The University of Delhi (DU), despite several shortcomings, has given birth to a fair share of strong women. DU has taught and forged generations of strong women like Chhavi Rajawat, Mira Nair, and Shikha Sharma amongst others. A huge amount of credit for this goes to groups that have taken upon themselves to diffuse progressive ideas in the campus and beyond. Let us take a look at a few of these amazing associations.
Women’s Development Cells – Your Local Feminist Propaganda Machines
Women’s Development Cells (WDCs) in the University of Delhi have been created with an aim to not only try to bridge the gaps prevalent between both genders in terms of equality, but to also initiate conversation with regard to sexism, patriarchy, ignorance, and the general discrimination that is faced by women in status quo. Here is a look at the work of some of Delhi University’s very own WDCs:
Lady Shri Ram College for Women
Lady Shri Ram College (LSR) was one of the first colleges of Delhi University to start its own WDC in 1985. The WDC of LSR is also one of the most active ones, with a commanding social media presence. The team believes in initiating active conversation as it constantly promotes feminist thinking in the events organised by them. Through the last academic session, the WDC has worked with organisations like Nazariya and Eco Femme which work for the improvement of the situation of women all over India. They have organised several guest lectures, book readings, slam poetry performances, movie screenings, and an event called “In Hysterics” which invited participants to perform stand-up comedy, and merged the act of humour with feminism in Tarang-the annual cultural festival of LSR. The WDC also organised protests in their college to condemn the flinging of semen-filled balloons on students of LSR and Jesus and Mary College (JMC)
Daulat Ram College
Pragati, the Women’s Development Cell of Daulat Ram College, hosted activities that included seminars, workshops, lectures, debates, essay writing, poster making contests, field trips, film screenings, street plays, graffiti competitions, pledge walks, and filmmaking lessons. Activities organises by the cell last year included self-defense training workshops in association with the Women’s Cell of Delhi Police, collection drives in association with the NGO- Goonj, a workshop on child sexual abuse in association with Rahi Foundation, The Teach India Campaign, in association with The Times of India and British Council, I am Shakti Movement with the India Today Group, etc. The WDC of Daulat Ram College has effectively organised multiple inter-college conventional debate competitions, slam poetry events, and poster presentations on the theme- Women: Yesterday, Today, Tomorrow.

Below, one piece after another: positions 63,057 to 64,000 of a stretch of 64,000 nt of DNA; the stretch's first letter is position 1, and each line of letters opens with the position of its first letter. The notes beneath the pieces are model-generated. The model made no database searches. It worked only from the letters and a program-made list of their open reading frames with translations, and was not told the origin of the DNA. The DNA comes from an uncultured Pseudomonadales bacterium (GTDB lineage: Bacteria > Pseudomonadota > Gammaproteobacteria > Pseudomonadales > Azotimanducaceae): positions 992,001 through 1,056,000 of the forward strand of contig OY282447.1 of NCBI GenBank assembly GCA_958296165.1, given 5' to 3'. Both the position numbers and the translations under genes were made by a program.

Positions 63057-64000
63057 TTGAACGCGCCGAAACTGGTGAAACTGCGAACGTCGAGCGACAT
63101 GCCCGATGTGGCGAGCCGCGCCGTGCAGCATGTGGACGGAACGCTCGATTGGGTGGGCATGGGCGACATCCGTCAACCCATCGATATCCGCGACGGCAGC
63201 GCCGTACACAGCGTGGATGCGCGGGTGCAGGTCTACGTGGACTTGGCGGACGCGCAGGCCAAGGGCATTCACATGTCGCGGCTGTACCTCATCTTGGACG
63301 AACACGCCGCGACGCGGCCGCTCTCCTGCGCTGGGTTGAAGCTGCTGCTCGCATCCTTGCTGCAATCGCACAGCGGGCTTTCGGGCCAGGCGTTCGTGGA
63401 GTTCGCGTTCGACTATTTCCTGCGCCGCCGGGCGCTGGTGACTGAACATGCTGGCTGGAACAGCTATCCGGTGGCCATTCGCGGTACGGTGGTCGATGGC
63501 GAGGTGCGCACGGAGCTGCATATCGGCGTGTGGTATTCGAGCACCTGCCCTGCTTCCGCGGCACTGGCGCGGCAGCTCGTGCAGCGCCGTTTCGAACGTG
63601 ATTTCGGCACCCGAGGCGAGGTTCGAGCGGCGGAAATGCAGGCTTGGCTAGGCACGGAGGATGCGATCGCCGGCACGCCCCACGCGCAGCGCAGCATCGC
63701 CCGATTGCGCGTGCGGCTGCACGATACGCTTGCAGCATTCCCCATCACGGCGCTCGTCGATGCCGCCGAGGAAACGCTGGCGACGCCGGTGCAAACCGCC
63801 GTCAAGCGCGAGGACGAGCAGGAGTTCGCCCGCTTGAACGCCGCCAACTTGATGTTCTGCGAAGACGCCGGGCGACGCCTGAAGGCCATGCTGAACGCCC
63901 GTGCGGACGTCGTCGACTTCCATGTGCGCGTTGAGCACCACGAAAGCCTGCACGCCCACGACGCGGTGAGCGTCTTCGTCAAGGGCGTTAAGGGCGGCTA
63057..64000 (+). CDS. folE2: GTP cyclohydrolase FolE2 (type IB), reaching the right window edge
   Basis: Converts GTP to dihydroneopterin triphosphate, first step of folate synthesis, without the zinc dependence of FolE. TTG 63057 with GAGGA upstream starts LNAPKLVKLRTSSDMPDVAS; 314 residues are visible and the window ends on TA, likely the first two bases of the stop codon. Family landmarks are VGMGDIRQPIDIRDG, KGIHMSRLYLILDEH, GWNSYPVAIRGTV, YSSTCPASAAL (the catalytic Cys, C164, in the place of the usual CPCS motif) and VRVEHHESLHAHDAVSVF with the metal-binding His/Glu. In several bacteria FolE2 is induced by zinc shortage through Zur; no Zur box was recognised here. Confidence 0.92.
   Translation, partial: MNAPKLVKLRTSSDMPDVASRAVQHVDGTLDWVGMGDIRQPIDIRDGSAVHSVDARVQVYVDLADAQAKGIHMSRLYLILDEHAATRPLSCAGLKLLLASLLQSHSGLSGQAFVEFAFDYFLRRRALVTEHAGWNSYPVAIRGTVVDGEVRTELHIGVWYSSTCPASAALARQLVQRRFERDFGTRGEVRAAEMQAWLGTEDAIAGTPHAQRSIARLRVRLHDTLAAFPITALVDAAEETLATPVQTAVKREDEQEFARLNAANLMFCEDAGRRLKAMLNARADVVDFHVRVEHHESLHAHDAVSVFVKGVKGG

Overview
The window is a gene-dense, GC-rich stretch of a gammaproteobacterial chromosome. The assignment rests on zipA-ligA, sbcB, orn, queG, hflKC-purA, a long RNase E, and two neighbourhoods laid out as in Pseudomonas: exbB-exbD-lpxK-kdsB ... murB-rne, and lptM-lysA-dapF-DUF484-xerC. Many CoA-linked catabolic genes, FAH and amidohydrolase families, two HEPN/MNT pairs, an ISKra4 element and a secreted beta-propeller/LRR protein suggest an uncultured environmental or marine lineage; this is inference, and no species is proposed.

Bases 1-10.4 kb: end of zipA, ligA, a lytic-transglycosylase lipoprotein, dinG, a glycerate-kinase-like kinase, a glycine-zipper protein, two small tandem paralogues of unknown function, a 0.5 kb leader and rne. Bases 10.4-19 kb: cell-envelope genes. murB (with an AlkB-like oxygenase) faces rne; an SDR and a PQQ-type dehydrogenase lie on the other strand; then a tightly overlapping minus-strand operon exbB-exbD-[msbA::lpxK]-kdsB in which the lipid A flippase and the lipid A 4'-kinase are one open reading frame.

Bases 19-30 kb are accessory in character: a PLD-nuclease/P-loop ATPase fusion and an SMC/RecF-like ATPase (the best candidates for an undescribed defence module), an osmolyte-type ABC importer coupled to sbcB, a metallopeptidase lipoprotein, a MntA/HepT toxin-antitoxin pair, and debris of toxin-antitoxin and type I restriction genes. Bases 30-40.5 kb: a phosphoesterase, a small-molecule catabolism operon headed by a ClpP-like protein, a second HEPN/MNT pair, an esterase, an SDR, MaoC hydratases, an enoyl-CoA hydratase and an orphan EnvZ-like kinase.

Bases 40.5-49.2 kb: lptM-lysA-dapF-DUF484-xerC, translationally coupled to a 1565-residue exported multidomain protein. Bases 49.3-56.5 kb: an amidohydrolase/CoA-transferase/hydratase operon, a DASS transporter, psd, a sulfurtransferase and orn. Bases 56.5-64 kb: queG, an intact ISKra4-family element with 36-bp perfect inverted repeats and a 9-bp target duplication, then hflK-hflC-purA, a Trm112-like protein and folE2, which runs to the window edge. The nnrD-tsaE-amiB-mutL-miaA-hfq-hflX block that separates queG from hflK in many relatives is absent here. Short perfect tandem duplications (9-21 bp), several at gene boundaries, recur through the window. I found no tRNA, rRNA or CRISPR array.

The WDC of Hindu College was established in the year 2006. Since then, it has been committed to raise awareness about issues like female foeticide and sexual harassment. On 8th February 2018, the WDC of Hindu College collaborated with Delhi State Legal Services Authority to bring to light the legality surrounding harassment at workplace, domestic violence, and property rights. Subah is the annual bilingual magazine of the Women’s Development Cell of Hindu College. What makes this magazine standout is the fact that it is a handwritten magazine that started in 2014. Paras Arora, President, Women’s Development Cell, Hindu College, told DU Beat, “Subah has essays, book reviews, interviews, poems, and artworks by not only the students of WDC, but also the faculty, non teaching staff, and alumni of Hindu College.”
Kirori Mal College
Parivartan, the Women’s Development Cell of Kirori Mal College (KMC), organises film shows, workshops and other events on issues such as gender stereotyping, discrimination, and violence. The WDC also provides the services of a trained counsellor and hosts bi-weekly meetings called “The Forum” on issues related to gender, sexual violence, harassment, sensitisation, patriarchy, femininity, masculinity, and so forth. Parivartan organised an open-mic session to discuss gender inequality prevalent in today’s time to celebrate the occasion of International Women’s Day on 9th March 2018.
Miranda House has an extremely active WDC. It is popularly known as a “space for exploring gender stereotypes, making connections between private lives and public worlds, and sensitising students to a feminist understanding of their lives and contexts.” The Cell organises lectures, workshops, documentary screening, and discussions on topical, pertinent issues. They organise campaigns to raise awareness about several issues concerning women. One of the most popular events hosted by the WDC of Miranda House was called “Letters to Patriarchy” on 15th February 2018, in which the audience discussed how patriarchy is a hindrance to equality. In 2016, they collaborated with Goonj (an NGO) and organised a campaign to provide women with sanitary napkins.
Sri Venkateswara College
Shakti, the WDC of Sri Venkateswara College, is a proud feminist society that refuses to comply with gender norms or the patriarchal setting of the environment. It aims to inculcate values of gender inclusivity in its students and reduce discrimination on campus. The WDC is active and organises talks and seminars to initiate an active conversation on gender based discrimination. Shakti also organised an Entrepreneurship Talk and Women’s Conclave, Shaktiodaya, where they hosted prominent feminist scholars like Kamla Bhasin and Usha Ramanthan amongst others.
Pinjra Tod – The Coven of Witches
Pinjra Tod is an autonomous feminist collective, which comprises primarily of DU students, and has been working for the freedom of women within university spaces. Their protests and campaigns have most notably revolved around the abolishment of curfew timings which are discriminatorily implemented in women’s hostels and paying guest accommodations. Since their inception in 2015, Pinjra Tod has consistently worked towards amplifying the concerns of women by curating and creating plays, nukkad nataks, poetry sessions, group exercise sessions, public meetings, and hearings.